Drop the file or files into the drop zone in Chrome or Safari and the files will be uploaded.

Have a read of Andrea Giammarchi Safari 4 Multiple Upload With Progress Bar article. I used the PHP from that article to handle the upload.

Why doesn't it work in Safari?

Technically it does work in Safari but only if you drop one file at a time which isn't what users would expect. Dropping multiple files will populate the files array in the file input, but selecting say 3 files and dragging them into Safari will register 3 files have been dragged but if you iterate over the files array those 3 files will all be the same file...

To explain it better let's say you have 3 files each one called a.jpg, b.jpg and c.jpg selecting those 3 files and then clicking and dragging on the b.jpg file will add 3 files to the input. The file you did the drag operation on will be added 3 times to the input and it will ignore the other files, iterating over the files array will have b.jpg 3 times?!

To add to the strangeness if I have an input that is visible and I click the choose file/browse button and select multiple files in the dialog box upon clicking open the files array will correctly be populated with all the files selected and won't have the duplication issue.

That folks is why I believe Safari isn't supported in the new drag and drop upload feature in Gmail. I'm sure Google has tapped Apple on the shoulder to get that fixed.

Update: Paul has filed a ticket in webkits bug tracker.

A work around?

The only work around that Google could do is to break out of the loop if they detect multiple instances of the same file being referenced. This work around would limit Safari to only 1 file per drag and drop operation.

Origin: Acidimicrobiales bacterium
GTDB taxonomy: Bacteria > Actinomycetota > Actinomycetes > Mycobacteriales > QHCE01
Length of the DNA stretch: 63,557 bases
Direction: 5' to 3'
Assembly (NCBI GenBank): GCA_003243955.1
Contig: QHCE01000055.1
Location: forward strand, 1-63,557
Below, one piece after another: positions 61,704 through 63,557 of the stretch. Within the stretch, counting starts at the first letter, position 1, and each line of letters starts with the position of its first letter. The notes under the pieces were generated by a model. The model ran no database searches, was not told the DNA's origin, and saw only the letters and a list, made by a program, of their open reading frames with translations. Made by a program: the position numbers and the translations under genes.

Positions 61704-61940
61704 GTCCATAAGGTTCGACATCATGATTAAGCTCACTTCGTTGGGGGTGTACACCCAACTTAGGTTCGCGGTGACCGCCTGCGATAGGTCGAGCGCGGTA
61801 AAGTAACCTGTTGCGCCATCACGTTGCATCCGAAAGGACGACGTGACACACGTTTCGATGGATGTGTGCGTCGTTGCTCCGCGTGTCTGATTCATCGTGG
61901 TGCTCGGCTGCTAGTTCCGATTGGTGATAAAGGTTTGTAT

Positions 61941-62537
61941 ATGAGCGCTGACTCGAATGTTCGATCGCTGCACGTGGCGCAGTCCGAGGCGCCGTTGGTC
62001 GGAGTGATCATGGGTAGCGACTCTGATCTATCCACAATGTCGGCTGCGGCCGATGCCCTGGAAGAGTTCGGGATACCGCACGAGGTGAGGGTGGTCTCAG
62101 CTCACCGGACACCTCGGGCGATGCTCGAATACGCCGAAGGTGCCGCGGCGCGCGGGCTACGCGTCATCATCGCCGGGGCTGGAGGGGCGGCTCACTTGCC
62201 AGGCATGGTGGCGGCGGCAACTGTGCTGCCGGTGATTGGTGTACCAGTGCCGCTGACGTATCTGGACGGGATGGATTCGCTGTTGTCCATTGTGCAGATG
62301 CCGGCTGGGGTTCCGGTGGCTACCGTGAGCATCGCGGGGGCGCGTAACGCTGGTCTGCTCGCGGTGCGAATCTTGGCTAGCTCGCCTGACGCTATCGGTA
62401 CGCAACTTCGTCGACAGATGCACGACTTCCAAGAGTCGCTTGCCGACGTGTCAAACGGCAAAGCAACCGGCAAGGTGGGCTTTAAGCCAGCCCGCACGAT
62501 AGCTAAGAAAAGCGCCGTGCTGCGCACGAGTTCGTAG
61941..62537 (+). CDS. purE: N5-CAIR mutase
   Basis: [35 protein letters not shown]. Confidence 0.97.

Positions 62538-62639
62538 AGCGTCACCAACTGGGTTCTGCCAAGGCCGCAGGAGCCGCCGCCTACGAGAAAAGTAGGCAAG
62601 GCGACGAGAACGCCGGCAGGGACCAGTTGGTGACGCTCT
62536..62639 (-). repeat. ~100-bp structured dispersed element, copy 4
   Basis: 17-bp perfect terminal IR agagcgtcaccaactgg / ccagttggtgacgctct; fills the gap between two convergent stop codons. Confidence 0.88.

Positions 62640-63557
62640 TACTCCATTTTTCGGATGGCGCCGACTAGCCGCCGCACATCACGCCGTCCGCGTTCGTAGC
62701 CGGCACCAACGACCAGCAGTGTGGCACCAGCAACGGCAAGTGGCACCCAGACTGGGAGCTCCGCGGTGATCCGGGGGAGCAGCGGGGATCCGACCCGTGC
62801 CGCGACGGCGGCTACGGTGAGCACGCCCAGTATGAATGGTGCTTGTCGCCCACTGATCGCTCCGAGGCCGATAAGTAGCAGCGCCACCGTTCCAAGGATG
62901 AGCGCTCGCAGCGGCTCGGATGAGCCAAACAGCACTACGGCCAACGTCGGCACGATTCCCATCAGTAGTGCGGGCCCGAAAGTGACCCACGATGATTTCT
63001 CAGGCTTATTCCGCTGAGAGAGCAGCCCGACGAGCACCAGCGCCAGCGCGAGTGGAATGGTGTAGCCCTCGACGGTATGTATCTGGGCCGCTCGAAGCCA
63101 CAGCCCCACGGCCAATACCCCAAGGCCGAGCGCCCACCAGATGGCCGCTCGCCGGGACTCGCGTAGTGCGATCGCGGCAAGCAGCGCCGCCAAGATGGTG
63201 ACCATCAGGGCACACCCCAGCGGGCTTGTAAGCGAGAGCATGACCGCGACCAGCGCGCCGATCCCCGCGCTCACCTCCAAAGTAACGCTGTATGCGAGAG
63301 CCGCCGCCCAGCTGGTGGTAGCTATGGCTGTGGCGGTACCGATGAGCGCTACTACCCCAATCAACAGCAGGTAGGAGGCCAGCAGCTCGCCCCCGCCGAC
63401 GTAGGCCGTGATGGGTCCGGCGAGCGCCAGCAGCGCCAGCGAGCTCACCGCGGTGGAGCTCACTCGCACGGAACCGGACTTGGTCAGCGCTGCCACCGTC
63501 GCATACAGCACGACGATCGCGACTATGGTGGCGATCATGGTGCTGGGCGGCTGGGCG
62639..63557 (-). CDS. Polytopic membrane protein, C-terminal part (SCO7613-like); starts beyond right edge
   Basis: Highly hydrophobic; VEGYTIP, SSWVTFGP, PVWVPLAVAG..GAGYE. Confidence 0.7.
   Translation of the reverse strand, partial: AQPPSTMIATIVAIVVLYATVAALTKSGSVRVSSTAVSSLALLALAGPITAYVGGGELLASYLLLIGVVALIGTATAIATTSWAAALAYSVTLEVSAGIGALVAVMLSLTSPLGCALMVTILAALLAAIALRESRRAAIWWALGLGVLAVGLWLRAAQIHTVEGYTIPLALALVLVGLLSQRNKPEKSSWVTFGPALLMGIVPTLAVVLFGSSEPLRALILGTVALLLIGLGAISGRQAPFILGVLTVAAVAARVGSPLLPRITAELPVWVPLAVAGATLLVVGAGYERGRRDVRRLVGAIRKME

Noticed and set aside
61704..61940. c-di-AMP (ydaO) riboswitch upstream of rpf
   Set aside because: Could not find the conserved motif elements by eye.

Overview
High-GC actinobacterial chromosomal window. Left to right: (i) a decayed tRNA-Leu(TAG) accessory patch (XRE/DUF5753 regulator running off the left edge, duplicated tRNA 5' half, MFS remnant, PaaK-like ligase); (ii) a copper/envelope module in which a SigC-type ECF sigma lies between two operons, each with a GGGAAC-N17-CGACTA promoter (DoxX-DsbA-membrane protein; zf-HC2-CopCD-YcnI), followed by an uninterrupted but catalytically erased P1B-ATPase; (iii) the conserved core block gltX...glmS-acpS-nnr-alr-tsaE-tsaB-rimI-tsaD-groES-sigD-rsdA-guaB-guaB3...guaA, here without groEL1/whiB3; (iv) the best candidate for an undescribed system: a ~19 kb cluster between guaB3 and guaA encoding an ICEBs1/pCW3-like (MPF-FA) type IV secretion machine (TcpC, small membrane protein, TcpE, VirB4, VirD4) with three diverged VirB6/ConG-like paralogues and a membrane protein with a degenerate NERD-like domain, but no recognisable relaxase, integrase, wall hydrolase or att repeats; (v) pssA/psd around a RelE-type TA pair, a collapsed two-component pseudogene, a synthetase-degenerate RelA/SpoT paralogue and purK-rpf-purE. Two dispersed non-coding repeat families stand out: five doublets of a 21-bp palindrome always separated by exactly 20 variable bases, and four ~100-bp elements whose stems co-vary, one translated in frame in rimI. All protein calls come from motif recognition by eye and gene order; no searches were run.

TCNDDU.handleDrop = function (evt) {
    var files =;
    for(var i = 0, len = files.length; i < len; i++) {
        if(i != 0 && files[0].fileName === files[i].fileName) continue;

Checking the first file name against other file names and making sure they don't match, if they do skip that iteration and go to the next. If the file names are all the same only the first will be processed but you still get the benefit of drag and drop action in Safari. Not ideal and an error message could be shown to the user letting them know why only 1 file appears.

Still sometime to go

From my investigation it seems Safari isn't far off from getting some drag and drop love, they just need to push out a fix for the bug mentioned above or Google could limit drag and drop to first file only for Safari.

I don't expect to see this functionality in any version of IE until they support the File API. Dragging and dropping a file into a file input doesn't work nor does IE have a files array for the file input.

Opera is a long way from having this functionality they have yet to implement the Drag and Drop API and their file inputs work the same as IE.

Our best bet of getting cross browser drag and drop uploading is with the Drag and Drop and File API. Let's hope we see some other browser vendors add this soon.